At the top of the tree we found Hein, who it turned out was a skeleton. Hein was able to change his elemental weakness while remaining mostly immune to everything else we threw at him, excepting the King’s super-powered Royal Sword. This is why we’d need a Scholar. Unfortunately, I had made a mistake. Somewhere in the process of all I was doing, I had changed Luneth to a Black Mage, reasoning that Refia was doing just fine as a White Mage armed with elemental staves, and that we didn’t need any additional White Magic. Unfortunately, I forgot to replace his white magic Cura spell with Fira, and so he didn’t have a powerful Fire Spell. Guess which element Hein decided to sit on for near-around ten turns? Thankfully, he was more or less incapable of hurting me and Arc would have lopped off his head eventually, no matter how poorly the rest of the fight was going. Hein eventually swapped to Ice and Ingus used an Antarctic Wind to rip the HP straight out of his bones. The Living Tree returned to its forest and gifted us with the Wind Fang.
Returning to the town we had saved, I found… nothing. Wow this game sure is consistent at giving you jack all if you don’t go to the exact right location. I took the party instead to the no-longer empty castle we had saved (how they had gotten there without a ship, I can’t imagine). There, the King gave us a “Wheel of Time” that he told us to take to Cid, as it would help him rebuild the Airship. Cid installed the thing in our standard, nautical ship, turning it into an awesome transforming vehicle that could go ship-to-airship as we pleased, though it could only land in water.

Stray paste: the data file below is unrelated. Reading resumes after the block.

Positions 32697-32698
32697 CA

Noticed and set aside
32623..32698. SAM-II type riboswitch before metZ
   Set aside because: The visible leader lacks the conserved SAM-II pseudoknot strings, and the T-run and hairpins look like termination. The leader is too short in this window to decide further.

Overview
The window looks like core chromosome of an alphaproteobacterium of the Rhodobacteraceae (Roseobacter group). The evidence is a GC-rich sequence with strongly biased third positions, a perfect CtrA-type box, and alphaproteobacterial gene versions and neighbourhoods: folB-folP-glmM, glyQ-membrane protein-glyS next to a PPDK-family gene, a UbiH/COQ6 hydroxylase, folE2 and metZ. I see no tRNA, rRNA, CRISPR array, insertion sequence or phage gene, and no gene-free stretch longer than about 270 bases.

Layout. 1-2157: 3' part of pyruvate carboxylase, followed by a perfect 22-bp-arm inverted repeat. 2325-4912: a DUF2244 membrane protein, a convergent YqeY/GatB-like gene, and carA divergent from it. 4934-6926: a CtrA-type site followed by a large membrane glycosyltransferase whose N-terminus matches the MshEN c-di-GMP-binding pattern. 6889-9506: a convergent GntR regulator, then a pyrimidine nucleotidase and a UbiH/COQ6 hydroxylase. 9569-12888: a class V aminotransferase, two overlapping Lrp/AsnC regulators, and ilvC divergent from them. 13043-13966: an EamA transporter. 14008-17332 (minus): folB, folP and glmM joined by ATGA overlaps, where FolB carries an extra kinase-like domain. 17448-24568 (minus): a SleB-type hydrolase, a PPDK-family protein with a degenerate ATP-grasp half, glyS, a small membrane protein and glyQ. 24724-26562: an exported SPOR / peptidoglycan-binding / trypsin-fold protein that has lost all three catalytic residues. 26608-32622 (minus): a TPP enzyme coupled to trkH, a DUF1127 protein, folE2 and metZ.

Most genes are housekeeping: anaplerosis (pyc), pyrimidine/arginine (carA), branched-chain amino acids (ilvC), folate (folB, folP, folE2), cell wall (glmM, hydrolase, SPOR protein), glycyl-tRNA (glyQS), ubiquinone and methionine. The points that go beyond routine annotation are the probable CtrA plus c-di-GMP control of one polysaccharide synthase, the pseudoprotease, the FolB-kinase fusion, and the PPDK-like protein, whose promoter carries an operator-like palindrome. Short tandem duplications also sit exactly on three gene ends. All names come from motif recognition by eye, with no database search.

Cid then told us a story. It turns out that he and our four characters actually aren’t from the Floating Continent, but the “Land of Darkness,” below. He said he was taking people on a routine trip when the world became flooded with Darkness, and he only crash-landed on the Floating Continent out of luck. The four playable characters were apparently the only other survivors. Cid wanted to see what had happened to the world below, but decided to stay with his wife, wishing us well. Taking our ship, we left the continent for this Land of Darkness.